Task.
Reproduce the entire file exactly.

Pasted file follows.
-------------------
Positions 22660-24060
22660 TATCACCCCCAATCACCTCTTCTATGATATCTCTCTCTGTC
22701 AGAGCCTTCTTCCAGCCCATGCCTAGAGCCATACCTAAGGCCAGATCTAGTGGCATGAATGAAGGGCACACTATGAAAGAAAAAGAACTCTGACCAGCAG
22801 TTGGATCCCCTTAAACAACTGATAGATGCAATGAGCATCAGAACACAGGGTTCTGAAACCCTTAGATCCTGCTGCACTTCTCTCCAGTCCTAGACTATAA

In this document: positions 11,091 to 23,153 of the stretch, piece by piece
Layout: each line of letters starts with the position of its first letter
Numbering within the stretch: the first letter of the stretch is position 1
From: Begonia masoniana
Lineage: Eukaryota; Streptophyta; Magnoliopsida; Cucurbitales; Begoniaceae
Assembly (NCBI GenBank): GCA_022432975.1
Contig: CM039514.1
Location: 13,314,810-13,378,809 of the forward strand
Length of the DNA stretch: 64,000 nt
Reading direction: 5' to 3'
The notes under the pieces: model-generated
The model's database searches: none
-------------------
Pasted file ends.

Positions 22660-24060
22660 TATCACCCCCAATCACCTCTTCTATGATATCTCTCTCTGTC
22701 AGAGCCTTCTTCCAGCCCATGCCTAGAGCCATACCTAAGGCCAGATCTAGTGGCATGAATGAAGGGCACACTATGAAAGAAAAAGAACTCTGACCAGCAG
22801 TTGGATCCCCTTAAACAACTGATAGATGCAATGAGCATCAGAACACAGGGTTCTGAAACCCTTAGATCCTGCTGCACTTCTCTCCAGTCCTAGACTATAA

In this document: positions 11,091 to 23,153 of the stretch, piece by piece
Layout: each line of letters starts with the position of its first letter
Numbering within the stretch: the first letter of the stretch is position 1
From: Begonia masoniana
Lineage: Eukaryota; Streptophyta; Magnoliopsida; Cucurbitales; Begoniaceae
Assembly (NCBI GenBank): GCA_022432975.1
Contig: CM039514.1
Location: 13,314,810-13,378,809 of the forward strand
Length of the DNA stretch: 64,000 nt
Reading direction: 5' to 3'
The notes under the pieces: model-generated
The model's database searches: none